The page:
Part Two of this series: Game Playing and Fiero.

Bookshelf I – Abundance: The Future Is Better Than You Think

After months of trying to finish off my Christmas Reading List – success eventually arriving in late February – I finally read “Abundance: The Future Is Better Than You Think” by Steven Kotler and Peter Diamandis. For those that haven’t yet read it, ‘Abundance’ extols – to a manifestoesque degree – a new hybrid of ‘Philanthrocapitalism’ and ‘Technophilantropy’, promoting – and in many cases, providing convincing proof – that using technology a rising tide really can lift all boats.

Health Care (23andMe), Energy (Elon Musk’s SolarCity, et al), Food (Vertical Farms and hydroponics), Freedom of Speech and Association (Twitter, Facebook, etc – Palringo being a noted absence), and Micro-finance (Kiva.org) being just a few of the wide range of topics covered; ‘Abundance’ makes the claim that with a new way of thinking, with a focus on global rather than local solutions, and providing technology that stands to save us all, we may have the ability to not just provide food, water, and shelter to 9 billion people – but to provide these at a standard that would befit the average European today. This can be accomplished, ‘Abundance’ claims, by utilising the rate of growth associated with exponential technologies.

‘Abundance’ proposes a new model, based heavily on Maslow’s ‘Hierarchy of Needs‘ named – cunningly – the ‘Abundance Pyramid’. Each part of the book relates to each of the levels in the Pyramid and how existing companies are working towards providing each of the requirements. I won’t replicate the Pyramid in full here, however ‘Part 3: Building the Base of the Pyramid’ is focused on how to provide: Communication (via smartphones, and unfiltered universally accessible internet access); clean, reliable, and accessible water; and a sustainable food supply, with a heavy focus on GMOs.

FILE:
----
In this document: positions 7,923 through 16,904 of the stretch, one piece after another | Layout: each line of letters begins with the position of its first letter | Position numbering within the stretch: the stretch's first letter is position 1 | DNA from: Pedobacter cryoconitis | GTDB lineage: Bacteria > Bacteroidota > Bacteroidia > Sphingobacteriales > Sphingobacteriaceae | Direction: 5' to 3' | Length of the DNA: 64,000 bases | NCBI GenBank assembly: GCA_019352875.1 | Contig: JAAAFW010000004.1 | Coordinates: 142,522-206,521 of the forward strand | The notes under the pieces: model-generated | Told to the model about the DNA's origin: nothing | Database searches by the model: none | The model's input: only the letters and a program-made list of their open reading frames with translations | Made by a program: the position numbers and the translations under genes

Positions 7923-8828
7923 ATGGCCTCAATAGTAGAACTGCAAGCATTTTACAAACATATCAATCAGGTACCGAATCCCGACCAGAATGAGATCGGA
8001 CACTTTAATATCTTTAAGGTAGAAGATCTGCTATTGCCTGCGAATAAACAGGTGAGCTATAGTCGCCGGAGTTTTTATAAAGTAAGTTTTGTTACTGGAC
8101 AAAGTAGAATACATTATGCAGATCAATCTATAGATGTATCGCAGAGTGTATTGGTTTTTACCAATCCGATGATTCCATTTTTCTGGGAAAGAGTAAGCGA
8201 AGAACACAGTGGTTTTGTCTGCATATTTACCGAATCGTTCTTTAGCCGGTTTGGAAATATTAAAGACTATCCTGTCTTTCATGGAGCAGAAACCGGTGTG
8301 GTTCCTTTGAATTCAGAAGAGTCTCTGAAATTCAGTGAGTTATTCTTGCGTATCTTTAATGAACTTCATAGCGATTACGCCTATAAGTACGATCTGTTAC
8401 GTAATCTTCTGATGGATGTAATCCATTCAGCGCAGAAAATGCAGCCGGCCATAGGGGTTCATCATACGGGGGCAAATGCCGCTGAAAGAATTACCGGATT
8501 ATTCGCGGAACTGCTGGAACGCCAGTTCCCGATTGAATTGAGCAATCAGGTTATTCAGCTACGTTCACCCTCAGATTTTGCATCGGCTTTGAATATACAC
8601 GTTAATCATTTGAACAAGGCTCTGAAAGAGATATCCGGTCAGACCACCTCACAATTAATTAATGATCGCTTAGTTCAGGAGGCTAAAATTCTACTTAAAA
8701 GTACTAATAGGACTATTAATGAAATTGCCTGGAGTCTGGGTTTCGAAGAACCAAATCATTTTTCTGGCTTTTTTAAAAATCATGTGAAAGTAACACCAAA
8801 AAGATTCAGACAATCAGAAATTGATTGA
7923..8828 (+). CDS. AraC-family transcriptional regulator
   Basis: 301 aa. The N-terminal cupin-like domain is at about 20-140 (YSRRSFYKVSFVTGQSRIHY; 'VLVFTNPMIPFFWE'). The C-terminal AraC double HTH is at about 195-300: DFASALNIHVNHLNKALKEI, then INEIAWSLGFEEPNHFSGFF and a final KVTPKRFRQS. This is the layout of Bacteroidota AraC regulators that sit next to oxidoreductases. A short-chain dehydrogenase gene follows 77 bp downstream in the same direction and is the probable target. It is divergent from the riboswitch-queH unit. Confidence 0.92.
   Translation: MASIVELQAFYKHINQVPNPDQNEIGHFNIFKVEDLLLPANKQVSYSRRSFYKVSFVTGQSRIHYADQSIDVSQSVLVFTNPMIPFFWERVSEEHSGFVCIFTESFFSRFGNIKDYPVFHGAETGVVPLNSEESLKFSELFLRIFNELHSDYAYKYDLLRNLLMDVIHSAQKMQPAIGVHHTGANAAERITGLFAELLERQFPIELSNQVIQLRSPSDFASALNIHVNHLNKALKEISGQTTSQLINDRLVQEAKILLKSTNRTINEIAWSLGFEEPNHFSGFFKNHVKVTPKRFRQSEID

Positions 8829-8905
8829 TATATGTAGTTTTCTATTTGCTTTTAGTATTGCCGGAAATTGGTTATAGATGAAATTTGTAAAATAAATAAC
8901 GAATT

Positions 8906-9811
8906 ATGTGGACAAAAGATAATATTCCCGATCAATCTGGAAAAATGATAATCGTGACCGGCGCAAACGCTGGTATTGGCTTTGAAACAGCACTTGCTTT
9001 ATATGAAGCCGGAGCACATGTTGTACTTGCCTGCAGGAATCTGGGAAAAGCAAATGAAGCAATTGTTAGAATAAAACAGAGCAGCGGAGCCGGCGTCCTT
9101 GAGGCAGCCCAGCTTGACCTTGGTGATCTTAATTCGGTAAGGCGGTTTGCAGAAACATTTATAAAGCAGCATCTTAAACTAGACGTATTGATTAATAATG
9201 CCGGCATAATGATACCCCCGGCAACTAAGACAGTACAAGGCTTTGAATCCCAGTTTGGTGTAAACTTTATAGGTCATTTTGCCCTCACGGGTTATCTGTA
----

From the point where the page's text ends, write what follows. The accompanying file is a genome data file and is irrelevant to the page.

While ‘Abundance’ does pay lip service to the potential problems that may arise with smarter technology, it is written – like any manifesto – from an optimistic view point, and largely downplays any of the potential problems. This is in stark contrast to ‘The Net Delusion: How Not to Liberate the World‘, by Evgeny Morozov that extols the view that smarter technology, whilst providing many positives, also gives corrupt regimes access to very highly targeted data and that it is only a matter of time before these regimes utilise technology similar to that which runs Google’s AdSense platform for less-than-good purposes.

As the book progresses, Peter Diamandis’ influence becomes more prevalent, with many mentions of both his ‘Singularity University‘ and the ‘X-Prize‘ culminating in his belief that incentive prizes, like the X-Prize, are the only way to accelerate the progress that we are currently making. He very may well be correct, however the proof provided – there have, so far, only been 3 completed X-Prizes – seemed to be lacking for a statement of that calibre. However, given Dr Diamandis’ track record, I don’t expect him to be far off the mark.

Overall, the book is a very interesting read, highlighting some key areas, and has definitely challenged – and indeed changed – some of my previously held perceptions, and for that reason alone, I’d highly recommend it.